Stock of the Center’s seven Wall Maps for the Ancient World is exhausted, and the publisher Routledge reluctantly decided against reprinting because the cost for such large sheets has become prohibitive.  With the rights consequently reverting to the Center, it has made all seven available online, after minor revision to one, The World of the New Testament and the Journeys of Paul.

The weekend conference Digital Cartography: New Maps, Ancient History – co-organized with Duke’s Departments of Classical Studies and of Art, Art History and Visual Studies – fulfilled the hope of attracting graduate students and junior faculty at multiple institutions (US, Canada, Czech Republic) to discuss the integration of GIS technology and cartography into their research and their teaching.  Lively, thought-provoking interchange developed about the ethical and practical implications of using this technology in the field.

The academic and technological contexts from which the Center sprang originally, and within which it functions today, featured prominently in the wide-ranging panel “Mapping the Classical World Since 1869: Past and Future Directions,” which Richard Talbert was invited to organize for the Society for Classical Studies 2019 sesquicentennial meeting in San Diego, CA.  He, together with Lindsay Holman and former Director Tom Elliott, were among the speakers; the texts of all the panel papers may be read on the Center’s website.  For the Archaeological Institute of America at this jointly held meeting Lindsay Holman and Richard Talbert also contributed “Maps for Texts: An Expanding Ancient World Mapping Center Resource” at the poster session.

At UNC the tour of the Center and overview of its initiatives which Lindsay Holman was asked to offer participants in Raleigh 400: A Conference on Sir Walter Raleigh Four Hundred Years After His Death (September 2018) gained an enthusiastic reception.  In April 2019, for a Digital Humanities Round Table at Radboud University (Nijmegen, Netherlands), she delivered an invited paper exploring the applications and limitations of using digital cartography for the study of the ancient world with particular reference to the Center’s Maps for Texts.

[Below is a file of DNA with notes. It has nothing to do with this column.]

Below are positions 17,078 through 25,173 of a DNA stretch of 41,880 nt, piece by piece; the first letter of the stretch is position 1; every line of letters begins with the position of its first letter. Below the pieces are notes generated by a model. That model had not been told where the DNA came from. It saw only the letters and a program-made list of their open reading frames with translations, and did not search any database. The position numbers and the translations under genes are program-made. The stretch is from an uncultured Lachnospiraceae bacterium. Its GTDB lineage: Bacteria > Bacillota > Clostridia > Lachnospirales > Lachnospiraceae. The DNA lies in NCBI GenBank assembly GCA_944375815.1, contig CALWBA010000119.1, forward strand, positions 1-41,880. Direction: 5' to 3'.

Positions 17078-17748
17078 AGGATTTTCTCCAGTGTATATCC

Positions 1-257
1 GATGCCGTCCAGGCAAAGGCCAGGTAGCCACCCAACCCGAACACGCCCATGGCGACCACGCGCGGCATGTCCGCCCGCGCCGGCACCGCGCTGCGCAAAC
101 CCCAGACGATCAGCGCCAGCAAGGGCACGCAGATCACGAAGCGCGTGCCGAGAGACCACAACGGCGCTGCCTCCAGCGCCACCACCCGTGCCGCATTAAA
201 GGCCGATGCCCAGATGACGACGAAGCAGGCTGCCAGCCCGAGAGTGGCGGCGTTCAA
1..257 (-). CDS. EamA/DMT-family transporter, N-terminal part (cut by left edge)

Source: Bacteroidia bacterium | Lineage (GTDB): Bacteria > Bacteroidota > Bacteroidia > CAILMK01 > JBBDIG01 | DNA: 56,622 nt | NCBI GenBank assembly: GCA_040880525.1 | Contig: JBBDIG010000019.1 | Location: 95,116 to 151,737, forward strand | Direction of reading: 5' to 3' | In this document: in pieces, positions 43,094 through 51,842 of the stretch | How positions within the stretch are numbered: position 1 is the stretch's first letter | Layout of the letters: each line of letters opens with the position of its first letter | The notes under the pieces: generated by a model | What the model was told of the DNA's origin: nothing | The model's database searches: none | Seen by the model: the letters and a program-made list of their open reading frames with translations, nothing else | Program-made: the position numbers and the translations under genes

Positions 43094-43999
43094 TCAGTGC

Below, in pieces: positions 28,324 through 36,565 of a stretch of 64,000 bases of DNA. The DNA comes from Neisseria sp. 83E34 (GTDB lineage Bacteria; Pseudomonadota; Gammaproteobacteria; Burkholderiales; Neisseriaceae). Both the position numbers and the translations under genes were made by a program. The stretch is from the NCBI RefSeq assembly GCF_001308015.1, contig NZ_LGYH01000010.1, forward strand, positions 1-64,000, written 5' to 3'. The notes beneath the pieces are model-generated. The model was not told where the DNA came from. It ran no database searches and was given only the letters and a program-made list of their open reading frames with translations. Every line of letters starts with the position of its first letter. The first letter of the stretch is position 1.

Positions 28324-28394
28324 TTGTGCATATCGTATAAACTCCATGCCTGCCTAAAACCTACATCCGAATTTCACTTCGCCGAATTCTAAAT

Under the terms of the partnership agreement made with the Sovrintendenza Capitolina ai Beni Culturali, Roma Capitale, the Center commissioned a Queen’s University (Ontario, Canada) team headed by Prof. George Bevan to create the first-ever ultra high-resolution photogrammetric image of the wall in Rome on which the Great Marble Map (Forma Urbis) was mounted in the Severan period.  Despite the intervention of successive obstacles great and small (by no means all forseeable), this remarkable fundamental step towards transforming productive study of the Map was successfully accomplished.  The collaboration of Prof. Elizabeth Wolfram Thill (Indiana University–Purdue University, Indianapolis) for the purpose was invaluable (see further her paper for the “Mapping the Classical World Since 1869” panel mentioned above).  Thereafter the quality of the wall-image soon demonstrated how essential it is also to create 3-D images of corresponding quality for each of the approximately 1,200 surviving Map fragments.  As a further dimension of their partnership, the Center anticipates securing the Sovrintendenza’s authorization to commission this major advance, which should again involve Elizabeth Wolfram Thill as well as expert IUPUI colleagues.

This year the Center’s workforce of two graduate students (Gabriel Moss, Peter Raleigh) and four undergraduates (Leah Hinshaw, Kimberly Oliver, Peter Streilein, Hania Zanib) performed so ably that the three departures on graduation now imminent cause severe and much regretted loss – Peter Raleigh (PhD), Leah Hinshaw and Kimberly Oliver (both BA).  Fortunately, Lindsay Holman will continue as Director for 2019-2020.

Lindsay Holman

Richard Talbert